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In limited circumstances, it may be appropriate for the lawyer to proceed with the representation when the clients have agreed, after being properly informed, that the lawyer will keep certain information confidential. Basically, the comment provides that if the lawyer believes that the client without the information needs to know it, the lawyer has discretion to reveal it. The law firm wanted to tell the wife, but the husband would not allow it.
Reah asked Bowen to change her will and trust to exclude Naomi in favor of Reah's business associates. Last, the court held that damages would be "grossly speculative." For a wrong-headed discussion of these issues, see An Unnamed Attorney v. The defendants, represented by one law firm, entered into an insurance agreement with the plaintiff. The defendants, represented by a new law firm in this case, alleged as one of their defenses that the agreement was not valid because their prior law firm had a conflict of interest in representing all the defendants. Where all the parties to a guardianship proceeding stipulated that a person should have a guardian, it was not a conflict for the same lawyer to represent the person needing the guardian and the person bringing the proceeding. We call those "unintentional" joint/multiple representations. In most circumstances, the lawyer may legally and ethically do this. The single most troublesome issue in these representations has to do with confidences. What is the lawyer to do when she learns something from one client that would be valuable information to the other?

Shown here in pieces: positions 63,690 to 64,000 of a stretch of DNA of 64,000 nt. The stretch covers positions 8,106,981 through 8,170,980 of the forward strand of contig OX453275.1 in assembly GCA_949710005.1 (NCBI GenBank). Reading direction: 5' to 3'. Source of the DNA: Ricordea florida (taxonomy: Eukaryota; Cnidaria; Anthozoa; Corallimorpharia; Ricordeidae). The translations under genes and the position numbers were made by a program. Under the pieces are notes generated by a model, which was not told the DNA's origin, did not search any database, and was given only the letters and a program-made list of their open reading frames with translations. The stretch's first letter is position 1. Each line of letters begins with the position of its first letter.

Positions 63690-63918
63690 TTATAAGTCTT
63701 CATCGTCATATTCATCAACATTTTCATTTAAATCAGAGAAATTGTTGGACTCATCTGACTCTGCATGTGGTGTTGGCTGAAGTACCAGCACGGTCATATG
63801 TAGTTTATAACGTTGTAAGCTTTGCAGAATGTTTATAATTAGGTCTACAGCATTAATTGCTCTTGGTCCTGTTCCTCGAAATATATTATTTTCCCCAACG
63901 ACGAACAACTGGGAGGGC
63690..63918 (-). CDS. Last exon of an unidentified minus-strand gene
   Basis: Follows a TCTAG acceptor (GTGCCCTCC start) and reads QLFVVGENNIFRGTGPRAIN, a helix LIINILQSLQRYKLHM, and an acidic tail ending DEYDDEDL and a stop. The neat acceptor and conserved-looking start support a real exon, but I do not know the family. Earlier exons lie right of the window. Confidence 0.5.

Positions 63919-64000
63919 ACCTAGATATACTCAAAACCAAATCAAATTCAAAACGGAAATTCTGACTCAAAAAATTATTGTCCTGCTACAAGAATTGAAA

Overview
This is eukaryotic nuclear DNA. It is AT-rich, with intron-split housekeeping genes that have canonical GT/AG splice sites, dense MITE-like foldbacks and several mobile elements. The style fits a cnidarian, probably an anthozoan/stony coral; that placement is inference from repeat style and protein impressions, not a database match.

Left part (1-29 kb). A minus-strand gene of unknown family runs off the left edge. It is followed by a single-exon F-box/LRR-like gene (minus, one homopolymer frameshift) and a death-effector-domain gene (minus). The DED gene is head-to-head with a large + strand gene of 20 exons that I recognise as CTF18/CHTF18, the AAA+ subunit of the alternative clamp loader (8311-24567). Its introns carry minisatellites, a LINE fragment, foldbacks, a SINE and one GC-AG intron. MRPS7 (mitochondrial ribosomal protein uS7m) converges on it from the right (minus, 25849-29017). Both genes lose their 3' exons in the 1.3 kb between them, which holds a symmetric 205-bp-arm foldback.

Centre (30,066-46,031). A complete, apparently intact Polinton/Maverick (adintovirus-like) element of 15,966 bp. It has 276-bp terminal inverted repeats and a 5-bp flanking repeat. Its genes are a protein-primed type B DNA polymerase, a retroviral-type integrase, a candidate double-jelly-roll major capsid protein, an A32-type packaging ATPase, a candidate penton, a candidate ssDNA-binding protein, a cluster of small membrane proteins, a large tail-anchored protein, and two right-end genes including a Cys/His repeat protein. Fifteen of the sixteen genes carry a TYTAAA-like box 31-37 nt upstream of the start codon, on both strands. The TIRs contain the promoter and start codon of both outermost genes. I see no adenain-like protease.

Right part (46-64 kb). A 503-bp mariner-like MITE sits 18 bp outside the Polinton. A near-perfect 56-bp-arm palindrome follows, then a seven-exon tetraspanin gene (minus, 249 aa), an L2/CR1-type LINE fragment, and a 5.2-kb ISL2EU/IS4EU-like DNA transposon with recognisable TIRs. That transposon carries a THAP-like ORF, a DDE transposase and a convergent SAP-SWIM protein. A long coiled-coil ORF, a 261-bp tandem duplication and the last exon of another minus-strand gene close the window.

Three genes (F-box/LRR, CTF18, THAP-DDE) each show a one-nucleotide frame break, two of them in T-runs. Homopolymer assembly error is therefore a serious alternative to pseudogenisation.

Particularly noteworthy is new Comment (31], which, as to confidences, provides as follows: As to the duty of confidentiality, continued common representation will almost certainly be inadequate if one client asks the lawyer not to disclose to the other client information relevant to the common representation. In that case a law firm was representing a husband and wife in estate planning.